Monday, January 26, 2015

Intercontinental Sydney Double Bay Stockroom

A noticeable trend is happening in Sydney. No longer are hotel restaurants mere afterthoughts and as places for guests to dine because they prefer the proximity of a hotel bar or restaurant to their beds. New fine quality establishments contained within a hotel are capable of standing on their own. These establishments have their own presence, people and character that can receive as much publicity as the hotel themselves and are very much open to the public, whether or not you are hotel guest. In the past few months, I’ve made more visits to Double Bay in Sydney’s lucrative eastern suburbs than I have over the past few years, a sure sign that a long overdue makeover to Double Bay is happening.

Saturday, January 24, 2015

Creating Connections: Food Photography with Sydney Chefs

“Dario meet Kumar from Aki’s Restaurant.” “Kumar meet Dario from Milano Torino.” I spent the half day with Kumar and Dario in a private food photography session run by Chef, Owner and keen Food Photographer, Dario Milano at his restaurant, Milano Torino in Rosebery. Before today’s meeting Dario and Kumar had not met before and I was only too happy to introduce the two to each other.

Through my travels as a blogger, and food blogging being a key aspect of this, I have got to know many restauranteurs and chefs and was pleased I could assist someone else to leverage from my connections of people I’ve got to know from some of Sydney’s finest restaurants. These people, including myself, connect because of a passion for one thing … food. In this case, all three of us connected today because of a passion for food and photography … the process of ensuring what is cooked and prepared on a plate is captured beautifully in a photo, another form of art using a camera lens.


Sunday, January 18, 2015

Penguins of Madagascar | Film Review

I went to see Penguins of Madagascar 3D at the IMAX today and you will leave the film with a smile. This animated film is the spinoff of the ‘Madagascar’ trilogy centred around four wisecracking penguins and delivers a fast paced humour to delight not only children but also adults…yes there were a group of adults in the cinema without children watching this film.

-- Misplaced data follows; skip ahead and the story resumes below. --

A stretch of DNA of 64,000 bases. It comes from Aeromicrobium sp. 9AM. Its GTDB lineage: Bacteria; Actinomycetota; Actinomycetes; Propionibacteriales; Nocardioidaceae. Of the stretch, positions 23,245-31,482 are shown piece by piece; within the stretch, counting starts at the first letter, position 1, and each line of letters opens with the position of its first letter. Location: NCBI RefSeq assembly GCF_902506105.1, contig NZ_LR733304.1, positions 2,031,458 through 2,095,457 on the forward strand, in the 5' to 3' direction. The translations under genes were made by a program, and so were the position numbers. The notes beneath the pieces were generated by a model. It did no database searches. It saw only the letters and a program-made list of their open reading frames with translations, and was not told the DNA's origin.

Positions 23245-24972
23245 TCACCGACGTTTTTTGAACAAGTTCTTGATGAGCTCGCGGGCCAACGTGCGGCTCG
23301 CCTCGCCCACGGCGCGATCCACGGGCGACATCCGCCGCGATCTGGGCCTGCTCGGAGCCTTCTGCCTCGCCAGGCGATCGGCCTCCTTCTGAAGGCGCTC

I took along two clever little girls who were See.Taste.Do’s mini guest bloggers for the day, ‘Jas and Juls’ to offer an 8 and 7 year olds’ perspective on the film.

Here is my interview with Jas and Juls after the film:

Sunday, January 11, 2015

Chuck Close: Print, Process and Collaboration Exhibition

The Chuck Close 'Print, Process and Collaboration' exhibition now showing at the Museum of Contemporary Art Australia is incredible and a real treat for Sydneysiders. Chuck Close is an artist based in New York who is noted for his highly inventive techniques used to depict the human face, best known for his large scale photo based portrait paintings. I was at the exhibition on the weekend. 

What I'm looking at below is not a photograph but a painting. This one is called 'Bob (1970)', which you may have seen distinctly displayed in the front of the brochures and also a print hanging outside the MCA. This particular painting is from the National Gallery of Australia in Canberra. On the guided tour over the weekend I learnt the process of creating each painting is a rigorous process of creating and editing a series of abstract marks that coalesce into a coherent representational image. This process grew out of Close's engagement with the art of printmaking and it reinforces how he builds his images layer by layer. Highly recommend you see this well curated exhibition. Amazing! 

Bit about the Artist…

Chuck Close (b. 1940, Monroe, WA) is renowned for his highly inventive techniques of painting the human face, and is best known for his large-scale, photo-based portrait paintings. In 1988, Close was paralyzed following a rare spinal artery collapse; he continues to paint using a brush-holding device strapped to his wrist and forearm. His practice extends beyond painting to encompass printmaking, photography, and, most recently, tapestries based on Polaroids.

In 2000, Close was presented with the prestigious National Medal of Arts by President Clinton. Close is a member of the American Academy of Arts and Letters, has served on the board of many arts organizations, and was recently appointed by President Obama to serve on The President’s Committee on the Arts and the Humanities.